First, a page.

Video Time: 6 Minutes Action Time: 10 Minutes
Video Time: 6 Minutes
Action Time: 10 Minutes
Now that you understand the unique obstacles you may face interviewing remotely, it’s time to learn step-by-step how to ace an interview from your living room.
An interview from your living room. An interview is not like a trip to Disney World as a kid, where you just show up and have fun. It’s like a trip to Disney World as an adult-it requires research and planning , or you won’t be able to get on Space Mountain. In the case of your interview, Space Mountain is the job. There are three main steps to acing your remote interview: preparation, practice, and connection.
If you want to have a super interview, you’ll want to be super prepared. You’ll want to be knowledgeable about the company you’re interviewing with and the position you’re applying for. So, it’s time to start researching! Pull up the job listing you applied through, the company website, and the company’s LinkedIn, and follow these steps:
1Search for keywords in the job listing, such as “organized” or “collaborative”.
These give you ainsight into what qualities they are searching for. Make a list of the qualities you find! You can then refer back to these qualities during the interview by giving examples of how you represent them.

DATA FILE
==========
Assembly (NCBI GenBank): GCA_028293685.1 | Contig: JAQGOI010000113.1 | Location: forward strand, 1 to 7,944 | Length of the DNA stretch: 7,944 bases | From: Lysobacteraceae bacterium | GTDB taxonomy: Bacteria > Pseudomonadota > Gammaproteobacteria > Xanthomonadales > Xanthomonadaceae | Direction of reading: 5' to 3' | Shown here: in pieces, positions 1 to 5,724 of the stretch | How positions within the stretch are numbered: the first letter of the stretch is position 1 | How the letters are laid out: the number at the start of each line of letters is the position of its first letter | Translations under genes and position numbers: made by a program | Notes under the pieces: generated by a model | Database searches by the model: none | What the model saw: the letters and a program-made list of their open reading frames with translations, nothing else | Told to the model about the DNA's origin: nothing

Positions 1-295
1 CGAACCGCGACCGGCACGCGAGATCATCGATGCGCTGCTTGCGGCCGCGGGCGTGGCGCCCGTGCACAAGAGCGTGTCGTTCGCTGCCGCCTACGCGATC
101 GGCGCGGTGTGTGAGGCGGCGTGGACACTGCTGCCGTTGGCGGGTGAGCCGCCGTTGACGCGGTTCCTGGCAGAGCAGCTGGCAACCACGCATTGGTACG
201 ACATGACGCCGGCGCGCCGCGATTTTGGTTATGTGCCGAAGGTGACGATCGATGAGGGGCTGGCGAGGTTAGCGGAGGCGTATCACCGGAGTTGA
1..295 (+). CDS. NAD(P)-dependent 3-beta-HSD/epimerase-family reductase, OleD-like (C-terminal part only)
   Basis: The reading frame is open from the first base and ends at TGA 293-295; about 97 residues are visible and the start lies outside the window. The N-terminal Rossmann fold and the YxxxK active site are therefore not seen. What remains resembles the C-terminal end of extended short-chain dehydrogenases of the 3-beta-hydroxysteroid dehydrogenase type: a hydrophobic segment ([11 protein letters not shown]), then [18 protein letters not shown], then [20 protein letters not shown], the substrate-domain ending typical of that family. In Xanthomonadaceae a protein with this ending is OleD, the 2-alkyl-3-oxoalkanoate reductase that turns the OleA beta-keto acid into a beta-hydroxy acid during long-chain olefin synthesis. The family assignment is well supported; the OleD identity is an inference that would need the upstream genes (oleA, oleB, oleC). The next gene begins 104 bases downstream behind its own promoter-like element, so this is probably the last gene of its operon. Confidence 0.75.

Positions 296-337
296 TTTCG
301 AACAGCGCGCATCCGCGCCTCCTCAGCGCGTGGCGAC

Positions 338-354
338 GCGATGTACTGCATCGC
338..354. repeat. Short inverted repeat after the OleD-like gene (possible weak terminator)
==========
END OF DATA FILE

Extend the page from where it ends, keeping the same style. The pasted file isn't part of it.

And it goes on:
2Next, check out the company’s website and LinkedIn.Look for an “about us” tab or their “mission statement,” if there are any promotional videos, WATCH THEM. This will help you gain an understanding of the company’s values. Add these values to your list from step one.
3Now that you have a list of the company’s values and the qualities they’re searching for, highlight any that applies to you!For example, if they’re searching for someone who is “tech-savvy,” and they value “giving back to the planet” and you’re streaming this through your VR goggles while sitting in your garden, you have those qualities and values.
4Use all the information you have to predict what kind of questions they will ask you.Since you are applying for a remote position, they may ask you questions to gauge your self motivatation and communication skills.
1Take those values and qualities that you identified and think of examples from your life that relate.Yes, you can say I’m very resourceful, and they’ll probably believe you. But, if you tell them about the time you saved your team from a witch using only a bucket of water, then you’ve proved how resourceful you can be. (But remember to use examples from your life, not Dorothy’s. Trust me, mentioning any kind of magic slipper will be a dead give-away.)
2Find ways to work those examples into the list of questions you’ve created for yourself.
3Practice. Out. Loud. Interviewers are not mind-readers.But even if they were, they’re probably looking to hire someone who can articulate their ideas. So don’t just let your ideas sit in your brain. Make sure they can come out of your mouth too.
4Enlist a buddy to practice with.Practicing in front of a mirror is great, but talking to another person will better simulate an interview and allows you to ask for feedback.